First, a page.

At Home With Art: Explore These House Museums

From Frick to Frida Kahlo, discover art that's housed at home

By Google Arts & Culture

The Frick Collection, New York (2016/2016) by -Royal Museums of Fine Arts of Belgium

Many of the world's museums house vast collections in huge, bespoke buildings built for the purpose. But 'house museums' sometimes offer a more homely setting for a select collection of art and artefacts.

Whether it's the former home of an artist showcasing their work alongside personal possessions, or a larger operation like Henry Clay Frick's collection of art exhibited in his Manhattan residency, house museums are an intimate and unique experience. Scroll on to explore a few.

1. The Frick Collection, New York

Henry Clay Frick was an industrialist who made his millions in the 19th Century. He lived here, at Frick Mansion, which he built on the Upper East Side of Manhattan. Click and drag to explore, then scroll on to step inside.

Completed in 1914, the Neoclassical mansion includes an interior courtyard and a raised garden full of magnolia trees. Keep clicking to explore.

When he died, Frick left the house and its contents to the public as a museum. An art patron during his life, he amassed a large collection of Old Masters paintings by artists like El Greco and Hans Holbein, which you can wander through here.

St. Francis in the Desert (Around 1480) by Giovanni BelliniThe Frick Collection

'St. Francis in Ecstasy', Giovanni Bellini

Sometimes called 'the finest Renaissance painting in America', Bellini's picture of St Francis is a highlight of the Frick Collection. It's a revelatory painting, combining spirituality with a lovingly detailed depiction of the natural world.

St. Francis steps from his desk into the clean light, opening himself up to an invisible blessing. His hands bear the faintest suggestion of Christ's stigmata, and he's surrounded by rich natural life. Can you spot the rabbit in the wall? Zoom in for yourself, here.

2. The Charles Dickens Museum, London

48 Doughty Street in the London Borough of Camden was once the home of great English novelist, Charles Dickens. It is now the Charles Dickens Museum, after being saved from demolition in 1923. Click and drag to explore the Georgian hallways and rooms.

A Dickens Christmas by Charles Dickens Museum

The collection includes Dickens memorabilia, manuscripts, and objects of interest. Here's a Dickensian illustration of Twelfth Night, the biggest Winter Festival of the Victorian season. Zoom in to the full cast of characters here.

3. Diego Rivera Frida Kahlo House-Studio Museum, Mexico City

Designed by visionary architect, Juan O'Gorman, these unique buildings were the homes of Frida Kahlo and her husband, the famous mural painter Diego Rivera, as well as the architect's father, from 1934 onward (though Kahlo came and went from Coyoacan).

Rivera and Kahlo had studios in the building. Now a museum honoring both artists, the house retains Rivera's collection of 'Judas' sculptures, made from papier-mâché by his close friend, the artist Carmen Caballero. Can you spot a red, balloon-shaped head on the wall?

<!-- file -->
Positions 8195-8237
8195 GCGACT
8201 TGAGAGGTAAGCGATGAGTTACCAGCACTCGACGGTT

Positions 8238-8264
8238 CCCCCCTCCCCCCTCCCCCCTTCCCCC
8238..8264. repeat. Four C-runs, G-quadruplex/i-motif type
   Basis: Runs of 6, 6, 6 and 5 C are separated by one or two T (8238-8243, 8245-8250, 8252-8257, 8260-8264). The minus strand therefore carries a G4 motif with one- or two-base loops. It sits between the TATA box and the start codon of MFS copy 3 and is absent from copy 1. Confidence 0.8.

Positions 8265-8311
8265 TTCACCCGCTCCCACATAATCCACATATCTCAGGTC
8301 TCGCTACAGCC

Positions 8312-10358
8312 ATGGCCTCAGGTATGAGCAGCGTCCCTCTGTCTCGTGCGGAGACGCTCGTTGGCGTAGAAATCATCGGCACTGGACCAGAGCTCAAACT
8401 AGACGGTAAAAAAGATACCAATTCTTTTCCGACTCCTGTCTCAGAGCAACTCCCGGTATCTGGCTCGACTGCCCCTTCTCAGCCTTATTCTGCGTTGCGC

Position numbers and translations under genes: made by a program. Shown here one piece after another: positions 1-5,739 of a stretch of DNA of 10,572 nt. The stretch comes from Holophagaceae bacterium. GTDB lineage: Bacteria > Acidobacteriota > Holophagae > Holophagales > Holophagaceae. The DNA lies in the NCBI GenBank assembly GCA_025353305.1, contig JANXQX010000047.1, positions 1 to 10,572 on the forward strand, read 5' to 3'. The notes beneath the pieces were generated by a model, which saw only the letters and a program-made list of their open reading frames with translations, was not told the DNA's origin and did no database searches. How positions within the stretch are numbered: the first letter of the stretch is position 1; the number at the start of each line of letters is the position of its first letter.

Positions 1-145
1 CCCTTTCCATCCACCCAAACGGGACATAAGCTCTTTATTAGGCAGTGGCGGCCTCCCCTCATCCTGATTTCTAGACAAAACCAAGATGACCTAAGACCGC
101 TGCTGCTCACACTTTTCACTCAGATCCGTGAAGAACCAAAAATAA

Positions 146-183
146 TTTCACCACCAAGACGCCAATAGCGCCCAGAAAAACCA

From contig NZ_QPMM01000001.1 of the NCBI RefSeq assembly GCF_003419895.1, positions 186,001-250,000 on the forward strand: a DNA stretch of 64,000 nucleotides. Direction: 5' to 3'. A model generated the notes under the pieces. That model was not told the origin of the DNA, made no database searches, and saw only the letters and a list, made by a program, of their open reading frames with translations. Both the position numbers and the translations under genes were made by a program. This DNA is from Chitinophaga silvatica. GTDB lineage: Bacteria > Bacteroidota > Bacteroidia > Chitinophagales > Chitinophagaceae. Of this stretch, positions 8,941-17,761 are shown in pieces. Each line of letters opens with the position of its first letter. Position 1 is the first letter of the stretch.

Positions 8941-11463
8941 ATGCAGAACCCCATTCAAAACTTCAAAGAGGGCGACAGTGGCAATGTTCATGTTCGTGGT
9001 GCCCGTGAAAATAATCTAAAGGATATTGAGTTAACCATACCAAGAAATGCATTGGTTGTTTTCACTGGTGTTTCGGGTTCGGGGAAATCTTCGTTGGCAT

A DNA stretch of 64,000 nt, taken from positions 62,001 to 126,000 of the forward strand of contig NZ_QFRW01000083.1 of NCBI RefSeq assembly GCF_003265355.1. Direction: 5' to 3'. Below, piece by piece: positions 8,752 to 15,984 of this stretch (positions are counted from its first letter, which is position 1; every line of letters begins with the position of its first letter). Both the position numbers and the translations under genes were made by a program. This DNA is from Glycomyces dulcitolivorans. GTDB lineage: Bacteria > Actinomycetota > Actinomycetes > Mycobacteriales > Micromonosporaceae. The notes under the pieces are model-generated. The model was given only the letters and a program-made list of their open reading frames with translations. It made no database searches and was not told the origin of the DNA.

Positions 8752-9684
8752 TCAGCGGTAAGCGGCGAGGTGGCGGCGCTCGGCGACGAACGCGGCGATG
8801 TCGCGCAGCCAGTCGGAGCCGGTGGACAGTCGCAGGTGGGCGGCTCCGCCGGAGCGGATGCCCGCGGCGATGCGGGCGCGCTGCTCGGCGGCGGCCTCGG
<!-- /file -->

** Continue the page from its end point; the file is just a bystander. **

Cabeza (ca. 1935) by Carmen CaballeroMuseo Casa Estudio Diego Rivera y Frida Kahlo

Cabeza, Carmen Caballero

Rivera and Kahlo both took great interest in Mexican folk-art. Carmen Caballero was a folk artist who specialized in stylized effigies of Judas Iscariot, which were traditionally filled with fireworks and exploded above crowds at the festival of Sabado de Gloria (Holy Saturday).

Caballero was a particular favorite of Rivera's and he collected her work obsessively. Judas, who betrayed Christ with a kiss, is depicted as a sneering, duplicitous devil-man, and his explosive demise is the highlight of the Holy Saturday festivities. Zoom in for yourself here.

4. Frida Kahlo Museum, Mexico City

Another house museum dedicated to Frida Kahlo, the famous Casa Azul is the building in which Kahlo was born, and in which she died. It was her home at various points throughout her life, and is now the Museo Frida Kahlo. Click and drag to walk the grounds.

Viva la vida (1954) by Frida KahloMuseo Frida Kahlo

'Viva La Vida', Frida Kahlo

The museum's collection, fittingly, includes the final painting Kahlo produced, Viva La Vida (1954). It's a celebratory picture, plump with juice and seeds, ripe with the fullness of life. Viva la Frida!

That Kahlo, who confronted injury, infidelity, illness, oppression, and political struggle against what she saw as the imperialist United States, could paint a final work celebrating life, is inspiring, even if the slightly rotting skin of one melon reminds us of mortality...

The Frick Collection, New York (2016/2016) by -Royal Museums of Fine Arts of Belgium

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The story featured may in some cases have been created by an independent third party and may not always represent the views of the institutions, listed below, who have supplied the content.
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